Hollywood Glamour at LPIG
The amazingly beautiful glamour pictures that came out of Hollywood in the 30’s to 50’s have never lost their attraction. There was something about the portraits that those talented photographers produced that, in spite of the handicaps that they had by not having the fancy equipment that we have today, were perfectly composed, produced, and gave them an air that has attracted many books, theories, and attempts at duplication.
Hollywood Portraits was the theme at the October LPIG workshop. Some of the data presented at that meeting will be shared here along with some of the resulting “Hollywood” shots and some candids.
What made the pictures from that era different? This is what we tried to answer. Remember that this was 60-80 years ago. There was no digital, no strobes, computers, or Photoshop…just gorgeous movie stars and very talented artists behind the camera.
Let’s start out with the camera. They mostly used the 8×10 studio camera, with 8×10 black and white sheets of film negative which were kept in individual film holders for each shot. This meant that after the model in posed and the exposures determined, the film holder is inserted in the back of the camera; the dark slide is removed so that the sheet of film in the holder is exposed to the front and the now-closed lens. After the film is exposed, the dark slide is re-inserted and the film holder removed. This all takes time during which the model has to hold still and stay in the same position so that the light doesn’t change. In spite of all the trouble, according to our current standards, 20-30 shots may be taken in one session. One stand may have 45 film holders.
The camera lenses until after WWII were not coated and gave a certain “flary glow”, but otherwise they were fairly good lenses. The limiting factor in the final picture was the type of film that was available at the time.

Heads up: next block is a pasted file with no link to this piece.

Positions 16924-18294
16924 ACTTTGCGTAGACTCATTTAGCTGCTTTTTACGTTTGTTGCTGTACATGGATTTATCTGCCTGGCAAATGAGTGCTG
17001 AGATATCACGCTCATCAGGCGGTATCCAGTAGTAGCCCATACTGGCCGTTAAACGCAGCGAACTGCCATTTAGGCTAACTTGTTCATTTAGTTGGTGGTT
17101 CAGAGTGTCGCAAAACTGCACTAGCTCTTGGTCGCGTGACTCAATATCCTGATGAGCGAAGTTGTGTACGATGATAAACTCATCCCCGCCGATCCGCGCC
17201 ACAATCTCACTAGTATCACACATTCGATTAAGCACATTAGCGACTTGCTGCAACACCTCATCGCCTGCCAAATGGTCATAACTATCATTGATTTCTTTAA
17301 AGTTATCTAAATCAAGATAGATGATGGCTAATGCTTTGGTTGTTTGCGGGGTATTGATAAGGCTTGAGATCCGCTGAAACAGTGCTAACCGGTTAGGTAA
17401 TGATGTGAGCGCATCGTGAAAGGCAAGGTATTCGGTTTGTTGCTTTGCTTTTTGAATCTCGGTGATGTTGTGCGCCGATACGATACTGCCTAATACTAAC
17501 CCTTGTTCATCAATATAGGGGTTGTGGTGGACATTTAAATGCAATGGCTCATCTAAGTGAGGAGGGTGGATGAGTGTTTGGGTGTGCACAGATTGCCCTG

Before 1930 Kodak Ortho film was used. This produced a very soft picture without much contrast and was not sensitive to red, plus being very grainy. The next film that became available was Kodak’s Super Sensitive Pan, which slightly improved some of the previous problems. This was called SS Pan. Then in the late 30’s Kodak came out with the Super XX that was more sensitive, had more contrast, recognized the red color and was less grainy.
Post processing was done manually directly on the 8×10 negative itself. There were more retouchers employed by the movie studios than photographers. This was a very specialized occupation. The negative was carefully altered with the use of soft lead pencils, a scraping knife, and the air brush. Some photographers preferred their models use no makeup, because they thought that this was too shiny, all of the makeup was applied by the retouchers. This was one of the distinguishing features of the famous old movie stills from Hollywood. There were no pores and absolutely no freckles or blemishes..
The lighting that they had was also quite different, and this is a large part of what the LPIG project is about. With no strobes, no fluorescence. and no LED lights, they only had their tungsten and arc lights which were very hot and in the case of the arc lamps, caused retinal damage to the models eyes. The direct light that came from their large studio lights was “hard”, and produced sharp shadows, and bright highlights. This has been mostly corrected in modern times with the soft boxes and umbrellas that we use with strobe lights.
In order to copy the characteristics of their old lighting characteristics at the LPIG, we are using some Fresnel lights which have steady light (not strobes), a Fresnel lens in the front that can be focused, and LED bulbs so that the heat factor is eliminated.. Teamed up with barn doors, these lights give a close rendition of those used in the past.
Because of the slow film, (ASA 8-10), exposures had to be fairly long and the apertures were wide open, they had a quite shallow depth of field. Also because the film had little tonal depth, there was little detail in the darks and the highlight were usually blown out. This contrasty effect was further encouraged by the way that they exposed the picture and developed the film.
BUT, when it got down to taking the picture, the techniques were almost identical to the lessons this year taught at the LPIG workshops. They used the same methods of lighting the faces as we do now….loop, Rembrandt, butterfly (or Paramount), etc., with main, fill, hair, and kicker lights.
What they also had were some very talented artists exploring the new field of still glamour photography and developing new photographic techniques that were constantly changing, and frequently kept secret by the different Hollywood studios. Reading about these times is quite interesting and trying to re-create some of the magic that they produced with their movie stars is our current challenge at LPIG.